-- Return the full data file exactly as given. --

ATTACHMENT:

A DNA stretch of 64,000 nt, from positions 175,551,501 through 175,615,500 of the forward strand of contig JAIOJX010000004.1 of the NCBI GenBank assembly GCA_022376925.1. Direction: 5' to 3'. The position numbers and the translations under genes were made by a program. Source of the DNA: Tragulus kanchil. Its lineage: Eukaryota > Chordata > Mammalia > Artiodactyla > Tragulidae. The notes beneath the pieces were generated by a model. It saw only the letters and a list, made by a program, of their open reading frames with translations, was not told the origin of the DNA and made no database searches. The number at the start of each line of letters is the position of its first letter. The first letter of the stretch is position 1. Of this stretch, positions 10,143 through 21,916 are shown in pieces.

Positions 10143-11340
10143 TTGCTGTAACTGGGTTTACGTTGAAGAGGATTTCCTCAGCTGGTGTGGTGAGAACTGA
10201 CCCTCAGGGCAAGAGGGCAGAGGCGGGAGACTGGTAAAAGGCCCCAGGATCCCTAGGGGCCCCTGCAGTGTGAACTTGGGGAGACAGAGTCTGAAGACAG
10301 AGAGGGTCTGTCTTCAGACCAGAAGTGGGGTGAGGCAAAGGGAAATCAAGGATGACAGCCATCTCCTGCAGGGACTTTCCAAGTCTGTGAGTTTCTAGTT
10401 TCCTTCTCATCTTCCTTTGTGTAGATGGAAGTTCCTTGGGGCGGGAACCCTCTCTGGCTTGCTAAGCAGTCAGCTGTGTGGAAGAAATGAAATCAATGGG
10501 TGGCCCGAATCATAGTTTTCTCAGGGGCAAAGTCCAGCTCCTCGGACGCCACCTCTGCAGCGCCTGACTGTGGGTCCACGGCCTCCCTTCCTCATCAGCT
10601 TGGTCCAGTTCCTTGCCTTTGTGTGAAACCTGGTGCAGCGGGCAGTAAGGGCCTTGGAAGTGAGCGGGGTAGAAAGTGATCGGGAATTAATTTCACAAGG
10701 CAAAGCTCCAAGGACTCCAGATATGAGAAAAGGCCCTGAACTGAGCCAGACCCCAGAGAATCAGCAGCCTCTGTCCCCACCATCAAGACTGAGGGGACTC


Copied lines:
A DNA stretch of 64,000 nt, from positions 175,551,501 through 175,615,500 of the forward strand of contig JAIOJX010000004.1 of the NCBI GenBank assembly GCA_022376925.1. Direction: 5' to 3'. The position numbers and the translations under genes were made by a program. Source of the DNA: Tragulus kanchil. Its lineage: Eukaryota > Chordata > Mammalia > Artiodactyla > Tragulidae. The notes beneath the pieces were generated by a model. It saw only the letters and a list, made by a program, of their open reading frames with translations, was not told the origin of the DNA and made no database searches. The number at the start of each line of letters is the position of its first letter. The first letter of the stretch is position 1. Of this stretch, positions 10,143 through 21,916 are shown in pieces.

Positions 10143-11340
10143 TTGCTGTAACTGGGTTTACGTTGAAGAGGATTTCCTCAGCTGGTGTGGTGAGAACTGA
10201 CCCTCAGGGCAAGAGGGCAGAGGCGGGAGACTGGTAAAAGGCCCCAGGATCCCTAGGGGCCCCTGCAGTGTGAACTTGGGGAGACAGAGTCTGAAGACAG
10301 AGAGGGTCTGTCTTCAGACCAGAAGTGGGGTGAGGCAAAGGGAAATCAAGGATGACAGCCATCTCCTGCAGGGACTTTCCAAGTCTGTGAGTTTCTAGTT
10401 TCCTTCTCATCTTCCTTTGTGTAGATGGAAGTTCCTTGGGGCGGGAACCCTCTCTGGCTTGCTAAGCAGTCAGCTGTGTGGAAGAAATGAAATCAATGGG
10501 TGGCCCGAATCATAGTTTTCTCAGGGGCAAAGTCCAGCTCCTCGGACGCCACCTCTGCAGCGCCTGACTGTGGGTCCACGGCCTCCCTTCCTCATCAGCT
10601 TGGTCCAGTTCCTTGCCTTTGTGTGAAACCTGGTGCAGCGGGCAGTAAGGGCCTTGGAAGTGAGCGGGGTAGAAAGTGATCGGGAATTAATTTCACAAGG
10701 CAAAGCTCCAAGGACTCCAGATATGAGAAAAGGCCCTGAACTGAGCCAGACCCCAGAGAATCAGCAGCCTCTGTCCCCACCATCAAGACTGAGGGGACTC